Heavy metal accumulation and distribution in Phragmites australis seedlings tissues originating from natural and urban catchment


The retention of heavy metal (HM) was studied in root and rhizomes (BLG), stems (ST), and leaves (LF) of Phragmites australis (common reed) seedlings collected from different locations, differing in the scale of anthropogenic interference. The analysis includes the reference samples of sediments in uncontaminated lake Garczonki and contaminated roadside ditch in Cieplewo. The concentrations of Zn, Cu, Pb, Cd, Ni, and Cr were analyzed in plant tissues and sediments using the atomic absorption spectrometry and inductively coupled plasma mass spectrometry. The general assessment of sediments collected in the Garczonki lake showed a good environmental status; while in the roadside ditch in Cieplewo, the sediments were considerably polluted with HM. In the first stage of plant growth, all of the analyzed HMs are mainly inhibited by BLG system. The decreasing trend of elements was as follows: BLG > ST > LF. The organs followed different decreasing trends of HM concentration; the trend Zn > Cu > Ni > Cr > Pb > Cd was found in ST and LF for the Garczonki lake seedlings and for BLG and LF for the roadside ditch in Cieplewo seedlings. Zn showed the highest concentration, while Cd the lowest concentration in each of the examined organs. The bioaccumulation factor indicated the higher mobility of HM in seedlings in the Garczonki lake than in the roadside ditch in Cieplewo. The morphological studies suggest the good state and health of seedling from both sites; however, the reduction of root hair surface was observed for the roadside ditch seedlings. The anatomical studies present changes in the size of the nucleus and count of chloroplasts in LF. No reaction on HM contamination sediments in the seedlings from the roadside ditch in Cieplewo in the aerenchyma was noted. Potentially, both types of seedlings can be used to decontaminate environments rich in HM. However, the level of HM absorbed by seedlings (in the first stage of growth) should be considered due to the behavior in the target phytoremediation site.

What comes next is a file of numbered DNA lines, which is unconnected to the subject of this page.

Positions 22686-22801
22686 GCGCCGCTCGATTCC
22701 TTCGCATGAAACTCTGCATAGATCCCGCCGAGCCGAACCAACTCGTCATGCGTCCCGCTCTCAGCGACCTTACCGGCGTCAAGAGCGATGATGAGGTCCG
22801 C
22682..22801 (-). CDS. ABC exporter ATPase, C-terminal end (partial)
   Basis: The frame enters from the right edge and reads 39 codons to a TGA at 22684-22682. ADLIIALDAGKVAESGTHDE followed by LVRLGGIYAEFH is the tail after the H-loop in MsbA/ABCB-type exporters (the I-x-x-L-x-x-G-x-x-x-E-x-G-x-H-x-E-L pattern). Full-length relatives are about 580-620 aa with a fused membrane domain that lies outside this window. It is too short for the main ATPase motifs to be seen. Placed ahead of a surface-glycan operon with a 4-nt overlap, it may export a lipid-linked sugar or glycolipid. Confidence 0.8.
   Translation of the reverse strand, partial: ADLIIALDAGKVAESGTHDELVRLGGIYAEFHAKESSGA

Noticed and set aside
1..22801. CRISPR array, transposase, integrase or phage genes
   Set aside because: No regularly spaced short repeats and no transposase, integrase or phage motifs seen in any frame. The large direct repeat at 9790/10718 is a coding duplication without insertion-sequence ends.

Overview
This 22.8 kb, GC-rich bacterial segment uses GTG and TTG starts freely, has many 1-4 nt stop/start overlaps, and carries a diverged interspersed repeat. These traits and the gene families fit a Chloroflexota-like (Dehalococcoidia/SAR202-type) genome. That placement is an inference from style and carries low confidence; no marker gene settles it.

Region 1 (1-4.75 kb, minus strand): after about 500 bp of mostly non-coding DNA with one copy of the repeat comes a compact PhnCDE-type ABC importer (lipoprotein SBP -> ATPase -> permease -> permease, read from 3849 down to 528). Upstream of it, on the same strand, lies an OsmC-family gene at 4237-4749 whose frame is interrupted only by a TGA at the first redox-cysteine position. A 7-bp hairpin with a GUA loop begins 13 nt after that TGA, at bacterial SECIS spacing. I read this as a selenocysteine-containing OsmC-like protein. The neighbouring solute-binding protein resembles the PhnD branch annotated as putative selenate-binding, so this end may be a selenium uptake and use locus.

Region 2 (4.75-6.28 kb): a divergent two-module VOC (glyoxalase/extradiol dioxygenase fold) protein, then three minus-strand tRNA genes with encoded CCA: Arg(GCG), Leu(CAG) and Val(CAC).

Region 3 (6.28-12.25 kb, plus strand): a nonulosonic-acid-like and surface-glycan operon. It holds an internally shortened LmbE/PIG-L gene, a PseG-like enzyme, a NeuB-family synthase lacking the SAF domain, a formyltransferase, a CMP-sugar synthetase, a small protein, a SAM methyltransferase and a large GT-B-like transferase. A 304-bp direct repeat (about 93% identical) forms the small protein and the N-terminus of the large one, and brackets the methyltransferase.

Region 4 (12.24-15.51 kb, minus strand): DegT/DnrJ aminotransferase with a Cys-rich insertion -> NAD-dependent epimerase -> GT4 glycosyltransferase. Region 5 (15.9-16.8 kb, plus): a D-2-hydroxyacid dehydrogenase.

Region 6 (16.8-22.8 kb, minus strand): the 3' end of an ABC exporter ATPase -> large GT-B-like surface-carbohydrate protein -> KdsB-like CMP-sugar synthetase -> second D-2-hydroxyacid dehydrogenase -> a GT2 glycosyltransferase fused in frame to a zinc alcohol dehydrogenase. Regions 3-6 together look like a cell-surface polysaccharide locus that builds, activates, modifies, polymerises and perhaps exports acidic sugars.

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The work was completed under a GRAM grant, awarded in a competitive procedure by the Dean of the Faculty of Civil and Environmental Engineering, Gdansk University of Technology. The grants are funded from science funds as specified in the Journal of Laws no. 96, item 615, as amended. The authors acknowledge the support provided by InterPhD2 program funded by the European union (Project No. POWR.03.02.00-IP.08–00-DOK/16).

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Nawrot, N., Wojciechowska, E., Matej-Łukowicz, K. et al. Heavy metal accumulation and distribution in Phragmites australis seedlings tissues originating from natural and urban catchment. Environ Sci Pollut Res (2019). https://doi.org/10.1007/s11356-019-07343-9

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  • Heavy metals
  • Phragmites australis
  • Seedling
  • Macrophytes
  • Biomonitoring
  • Environmental pollution
  • Urban catchment
  • Natural catchment